Editors Note: To increase opportunities for spiritual development, more than 11 different chapels are offered at Oklahoma Christian University. Assistant Features Editor Cynthia Knox organized this series to provide insight and encourage attendance of alternative chapels available to students. These stories were executed by students in a sophomore-level journalism class. We would like to thank the sponsors for their willingness to share their chapel with the Talon. If you attend this chapel, please comment and share your experience with the Oklahoma Christian community.
By: Elizabeth Killough
Ready To Speak chapel at Oklahoma Christian University encourages students in the College of Biblical Studies to practice bringing the Word of God to an audience, specifically their peers.
Implemented over 10 years ago, Ready To Speak chapel is one of the oldest specialty chapels on campus. The chapel meets Tuesdays at 11 a.m. in Scott Chapel, and the purpose and drive is the same as when the chapel first began — to provide an opportunity for Bible and ministry majors to speak publicly in front of a different crowd of listeners.
Jim Baird, professor of Bible and philosophy, is the coordinator and organizer of the chapel. He schedules the speakers and greets those who enter Scott Chapel. A schedule is sent around the first Tuesday meeting of the semester, and students are given the opportunity to sign up for dates to present during the chapel time.
“I really do think that the chance to speak the Bible into others’ lives is a privilege in the church, whether you’re doing that in a super high format or in a simple Bible study in your house,” Baird said. “It is exciting, to me, to see men and women who are serious enough about wanting to be good at that that they are willing to get up in front of their peers and take a stab at it.”
Baird said he loves Oklahoma Christian’s break-out chapels, because they give students a chance to make their faith their own and to have unique opportunities to live out active faith.
“We have classes that give them some practice in that, but we thought that if we had a chapel where they could do that, and their peers could participate, than that would be an extra venue to hone their skills,” Baird said.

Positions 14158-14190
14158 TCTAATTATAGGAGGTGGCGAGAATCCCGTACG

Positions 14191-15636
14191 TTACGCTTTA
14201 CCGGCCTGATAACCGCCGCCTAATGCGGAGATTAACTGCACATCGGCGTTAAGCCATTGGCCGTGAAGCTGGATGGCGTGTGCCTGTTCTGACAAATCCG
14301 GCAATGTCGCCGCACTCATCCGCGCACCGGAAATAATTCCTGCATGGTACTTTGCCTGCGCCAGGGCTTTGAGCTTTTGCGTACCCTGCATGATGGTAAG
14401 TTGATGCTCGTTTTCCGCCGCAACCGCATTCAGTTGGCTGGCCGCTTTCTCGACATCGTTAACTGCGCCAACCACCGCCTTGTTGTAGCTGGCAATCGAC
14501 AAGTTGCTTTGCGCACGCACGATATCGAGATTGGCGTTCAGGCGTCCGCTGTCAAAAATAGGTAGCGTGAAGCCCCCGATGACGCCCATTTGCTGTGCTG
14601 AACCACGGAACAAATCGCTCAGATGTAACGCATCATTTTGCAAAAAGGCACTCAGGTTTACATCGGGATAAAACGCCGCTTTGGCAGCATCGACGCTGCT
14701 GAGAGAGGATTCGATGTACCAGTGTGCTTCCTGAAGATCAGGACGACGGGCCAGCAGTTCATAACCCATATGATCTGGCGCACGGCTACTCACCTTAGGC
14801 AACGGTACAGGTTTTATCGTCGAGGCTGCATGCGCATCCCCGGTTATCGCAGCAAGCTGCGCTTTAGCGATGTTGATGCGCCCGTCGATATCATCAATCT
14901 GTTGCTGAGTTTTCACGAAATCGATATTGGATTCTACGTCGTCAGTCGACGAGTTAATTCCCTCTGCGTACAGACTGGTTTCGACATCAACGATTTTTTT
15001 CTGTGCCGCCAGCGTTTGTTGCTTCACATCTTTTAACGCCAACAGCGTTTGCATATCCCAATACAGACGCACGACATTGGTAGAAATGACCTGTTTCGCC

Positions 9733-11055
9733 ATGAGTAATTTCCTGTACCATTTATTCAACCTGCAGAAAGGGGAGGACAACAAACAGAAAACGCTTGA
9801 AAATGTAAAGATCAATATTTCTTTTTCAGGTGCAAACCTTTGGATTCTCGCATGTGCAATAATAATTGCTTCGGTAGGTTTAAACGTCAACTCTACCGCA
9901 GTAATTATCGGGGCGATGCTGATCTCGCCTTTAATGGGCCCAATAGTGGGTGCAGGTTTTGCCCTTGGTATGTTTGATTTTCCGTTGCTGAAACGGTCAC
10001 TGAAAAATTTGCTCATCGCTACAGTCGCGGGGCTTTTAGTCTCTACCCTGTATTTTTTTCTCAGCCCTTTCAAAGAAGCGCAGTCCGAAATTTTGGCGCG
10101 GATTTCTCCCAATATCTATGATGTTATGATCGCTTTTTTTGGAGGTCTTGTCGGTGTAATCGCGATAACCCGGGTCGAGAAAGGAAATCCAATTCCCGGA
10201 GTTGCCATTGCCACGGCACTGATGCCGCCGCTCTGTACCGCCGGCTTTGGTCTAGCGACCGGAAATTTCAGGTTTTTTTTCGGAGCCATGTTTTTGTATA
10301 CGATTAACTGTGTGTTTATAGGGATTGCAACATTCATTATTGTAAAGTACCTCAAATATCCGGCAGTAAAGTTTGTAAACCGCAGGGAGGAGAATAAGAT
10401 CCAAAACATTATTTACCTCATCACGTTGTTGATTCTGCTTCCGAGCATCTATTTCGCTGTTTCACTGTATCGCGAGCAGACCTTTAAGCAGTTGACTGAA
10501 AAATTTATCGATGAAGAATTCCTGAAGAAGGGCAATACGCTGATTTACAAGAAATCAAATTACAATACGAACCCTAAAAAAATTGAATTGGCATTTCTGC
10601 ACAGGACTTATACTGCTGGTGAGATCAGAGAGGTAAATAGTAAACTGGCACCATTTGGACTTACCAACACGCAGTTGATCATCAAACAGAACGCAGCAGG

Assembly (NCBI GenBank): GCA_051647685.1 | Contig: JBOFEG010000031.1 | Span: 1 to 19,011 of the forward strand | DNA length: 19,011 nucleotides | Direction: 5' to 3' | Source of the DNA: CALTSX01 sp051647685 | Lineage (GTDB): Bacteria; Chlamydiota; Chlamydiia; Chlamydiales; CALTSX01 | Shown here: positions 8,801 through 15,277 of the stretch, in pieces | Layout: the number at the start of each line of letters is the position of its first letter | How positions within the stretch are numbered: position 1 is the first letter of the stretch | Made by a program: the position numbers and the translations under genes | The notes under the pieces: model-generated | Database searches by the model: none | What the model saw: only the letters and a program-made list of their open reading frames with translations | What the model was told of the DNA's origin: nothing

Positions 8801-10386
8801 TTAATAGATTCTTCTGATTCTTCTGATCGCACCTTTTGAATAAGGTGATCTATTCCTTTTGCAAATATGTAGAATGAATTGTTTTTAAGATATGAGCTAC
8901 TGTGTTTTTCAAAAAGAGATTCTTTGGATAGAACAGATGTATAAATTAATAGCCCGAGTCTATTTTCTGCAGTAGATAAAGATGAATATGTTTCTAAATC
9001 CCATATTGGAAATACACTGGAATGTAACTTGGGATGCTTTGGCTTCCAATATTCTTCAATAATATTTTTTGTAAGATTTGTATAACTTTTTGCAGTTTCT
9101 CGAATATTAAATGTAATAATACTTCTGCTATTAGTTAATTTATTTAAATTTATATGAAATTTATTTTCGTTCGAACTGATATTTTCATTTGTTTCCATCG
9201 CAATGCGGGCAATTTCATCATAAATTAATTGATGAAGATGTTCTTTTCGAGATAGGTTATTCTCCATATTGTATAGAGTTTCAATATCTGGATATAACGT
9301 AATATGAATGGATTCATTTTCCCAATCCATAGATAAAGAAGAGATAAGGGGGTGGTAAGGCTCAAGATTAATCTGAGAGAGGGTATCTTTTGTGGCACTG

The chapel begins with songs led by a student, and then the speaker is given eight minutes to present a short lesson. Following the speaker, another student leads a closing prayer. Junior Bible student Sam Bogan is the student chaplain in charge of orchestrating the participants for each meeting. He said he participates and attends the chapels to encourage his fellow students.
“I really love that it is one of our peers speaking and that it is someone who is striving to do something in ministry someday,” Bogan said. “They are learning how to share a thought from their heart and how to give a message.”
Following the lesson, faculty members present a live response with constructive feedback. In addition, audience members are sent an invitation to provide electronic feedback on the presentation. Bogan said he enjoys being able to give critiques and comments to those who present, so the students know what they did well and on what they could improve.
Senior Bible major Rett Parker is a regular attendee of Ready To Speak chapel and said he does not miss an opportunity to participate in some way. He attends the chapel each time it meets and speaks at least once a semester. Parker said he has done this every semester of his college career and is glad he made this his habit.
“I try to go every time I can, because I feel like if they are going to listen to me, then I want to be there to listen to them,” Parker said.
Parker said he appreciates this chapel, because it is a place for Bible students to practice their skills and to receive feedback, not only from their professors but the Oklahoma Christian community.